When I meet Jade, I get the impression straight away that she certainly bucks the trend for the usual ‘lazy student’ stereotype, as instead of spending her free time bingeing on Netflix like the most of us, she is busy running around taking part in not one, but six societies. Her main dedication being to the Polo society, of which she is chair for the second year running.
I asked her to tell me a bit about how she was involved in the Polo society.
“Well I used to do a different degree for half a year, so I started back then in 2014 — it wasn’t really much of a society back then, it was just a few people playing polo and if you have four people you can call it a society! And so they were all leaving and they had this little stand at the freshers stall and they gave five pound taster sessions, and I thought okay I’ll try it, and once you’ve gone once you get addicted!”
She continues: “And so they left us to it, and everyone who had gotten a really good taste for it started making it into a society and then we kind of just appointed roles as we went a long, so I was secretary and then this last year I became chairperson.”
I want to know, as I expect a lot of people do, exactly what’s involved in Polo society, and what they actually do. Jane responds equally enthusiastically and is clear she really wants to place emphasis on how fun the sport actually is.
“We have this amazing coach, who sells horses to Argentinian polo teams, he also trains Liverpool Polo Club as well. We have half the lesson as chilled out just doing your own individual thing and then the second half you play chuckers, which is what the game is called, and they’re usually around seven minutes long.”
“It’s all aimed towards the big competitions, and we have two of them a year and they’re with SUPA (Schools and Universities’ Polo Association) so there are two big ones and other smaller ones around, there’s also the Chrisite Cup which we’ve started doing — which we won last year which is pretty good! So it’s good to be able to get involved in that kind of thing as polo society is now a lot bigger.”
Winning trophies and practicing every week is not all that they do, as Jane assures me that “we have more socials now!” She laughs, before admitting that before the society developed, the socials used to be a more humble affair.
“Because there used to be so few of us, it used to be ‘let’s make spaghetti and go round to someone’s house’ but now we go out for meals or do something silly… Oh we did something really interesting recently actually…”
“We did a naked polo calendar! We were the month of March. Loads of polo societies from all around the country raising money for a charity to do with raising people’s self-image… all the money goes to a good cause!” (Always an excellent reason to get your kit off.)
I ask if most people start out as complete beginners or if people have played it before coming to University.
“Most people haven’t played it before… but they can ride a horse. If you can trot you can join! When people ring and they say they haven’t ridden before, we usually direct them to Equestrian Society and you can train with them for a year and then come back to us and start playing polo!”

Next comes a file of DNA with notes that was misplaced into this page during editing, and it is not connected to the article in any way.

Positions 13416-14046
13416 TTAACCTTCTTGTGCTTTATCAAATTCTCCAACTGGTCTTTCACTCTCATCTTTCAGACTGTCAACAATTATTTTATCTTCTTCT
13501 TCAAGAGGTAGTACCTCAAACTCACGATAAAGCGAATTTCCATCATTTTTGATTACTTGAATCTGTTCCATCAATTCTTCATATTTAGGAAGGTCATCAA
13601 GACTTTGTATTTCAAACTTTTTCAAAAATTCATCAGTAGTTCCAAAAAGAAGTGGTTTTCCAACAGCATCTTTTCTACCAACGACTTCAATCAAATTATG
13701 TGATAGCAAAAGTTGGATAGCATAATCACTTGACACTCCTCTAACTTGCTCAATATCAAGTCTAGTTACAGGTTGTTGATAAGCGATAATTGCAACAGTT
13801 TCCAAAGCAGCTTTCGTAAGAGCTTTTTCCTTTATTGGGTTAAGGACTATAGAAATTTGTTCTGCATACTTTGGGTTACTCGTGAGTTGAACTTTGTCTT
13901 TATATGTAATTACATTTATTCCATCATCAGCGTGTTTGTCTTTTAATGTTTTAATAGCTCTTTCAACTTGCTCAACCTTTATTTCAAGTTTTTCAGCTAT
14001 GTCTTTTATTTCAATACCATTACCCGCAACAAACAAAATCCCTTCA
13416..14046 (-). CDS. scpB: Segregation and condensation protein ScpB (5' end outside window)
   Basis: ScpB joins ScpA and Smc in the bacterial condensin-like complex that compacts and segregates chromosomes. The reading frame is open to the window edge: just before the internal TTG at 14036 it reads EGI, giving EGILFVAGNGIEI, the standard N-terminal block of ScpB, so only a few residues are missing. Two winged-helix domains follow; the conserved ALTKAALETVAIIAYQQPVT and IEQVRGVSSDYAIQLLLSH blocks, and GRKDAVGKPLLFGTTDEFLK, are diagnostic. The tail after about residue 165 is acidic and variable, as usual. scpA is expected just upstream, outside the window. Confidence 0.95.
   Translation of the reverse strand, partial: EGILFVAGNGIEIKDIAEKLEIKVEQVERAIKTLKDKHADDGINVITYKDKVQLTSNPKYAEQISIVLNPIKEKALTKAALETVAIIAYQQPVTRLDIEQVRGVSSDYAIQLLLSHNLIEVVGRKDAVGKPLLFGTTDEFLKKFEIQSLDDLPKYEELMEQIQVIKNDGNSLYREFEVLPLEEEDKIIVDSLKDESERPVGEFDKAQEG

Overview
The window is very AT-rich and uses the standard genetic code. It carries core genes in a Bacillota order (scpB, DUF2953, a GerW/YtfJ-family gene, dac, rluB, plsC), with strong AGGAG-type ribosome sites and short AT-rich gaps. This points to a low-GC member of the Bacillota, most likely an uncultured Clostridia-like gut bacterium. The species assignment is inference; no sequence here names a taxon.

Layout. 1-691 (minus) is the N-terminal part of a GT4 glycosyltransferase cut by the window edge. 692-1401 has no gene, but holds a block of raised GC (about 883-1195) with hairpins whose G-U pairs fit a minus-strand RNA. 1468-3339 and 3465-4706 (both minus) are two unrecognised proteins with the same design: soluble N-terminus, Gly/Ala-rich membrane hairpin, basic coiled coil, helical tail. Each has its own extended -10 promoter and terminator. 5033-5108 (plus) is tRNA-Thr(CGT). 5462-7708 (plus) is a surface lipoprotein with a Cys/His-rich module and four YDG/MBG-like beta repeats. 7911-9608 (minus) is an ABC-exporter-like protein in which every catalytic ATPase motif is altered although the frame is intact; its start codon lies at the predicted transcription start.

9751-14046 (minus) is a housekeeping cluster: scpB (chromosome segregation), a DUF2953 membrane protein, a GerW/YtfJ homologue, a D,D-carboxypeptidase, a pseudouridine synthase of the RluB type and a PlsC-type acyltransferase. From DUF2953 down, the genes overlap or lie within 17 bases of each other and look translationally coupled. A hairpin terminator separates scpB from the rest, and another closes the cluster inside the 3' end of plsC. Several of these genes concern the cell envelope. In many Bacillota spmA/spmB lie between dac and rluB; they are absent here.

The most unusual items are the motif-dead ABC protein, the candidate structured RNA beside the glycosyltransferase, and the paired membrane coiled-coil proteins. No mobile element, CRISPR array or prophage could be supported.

Speculating about the often exclusive image of Polo, I ask Jade if you have to already own a horse to play.
“No, the coach owns his own troupe of polo horses, which have to be trained for six years to become polo horses! They’re really well-behaved and chilled out, so well-trained and will look after you even when you’re half-hanging off trying to hit the ball across the field!”
After chatting about the large role she plays in Polo Society, and the society going from strength to strength, I wonder how Jane has any time for anything else, but she’s actually involved in five other societies, including Panto.
“Yeah I got involved with that last year, and fell into in after going to an audition because it was so fun, and I’ll be doing it again this year with the next pantomime. I’m part of too many societies!
“It’s hard to split my time. I’m running from one thing to another every single day. Involved in drama society, musical theatre society, film making society, dance society, panto society and polo society!”
“Polo is the one society I would drop everything for, because I’m the chair!”
Course: Drama — second year
Best bit about polo society: “The tournaments, with people you love in a team, and you get to play a crazy adrenaline-filled sport, and we’ve quite a lot and it makes you feel great that you’ve put the time in to get to that stage! And it’s like a big sleepover, because you stay the whole weekend.”
The worst bit: “Lack of funding! We struggle to get funding, we’re so new and niche, and we need to get funding so we can subsidise it more.”
Work life balance: Not great: “I’m part of six societies!”
How can people get involved: “Like our Facebook page and drop us a message and we’ll get back to you so you can come to training! Our coach trains straight from beginners, and so anyone can come whenever they want! Even if you just want to give it a go, we welcome everyone with open arms.”
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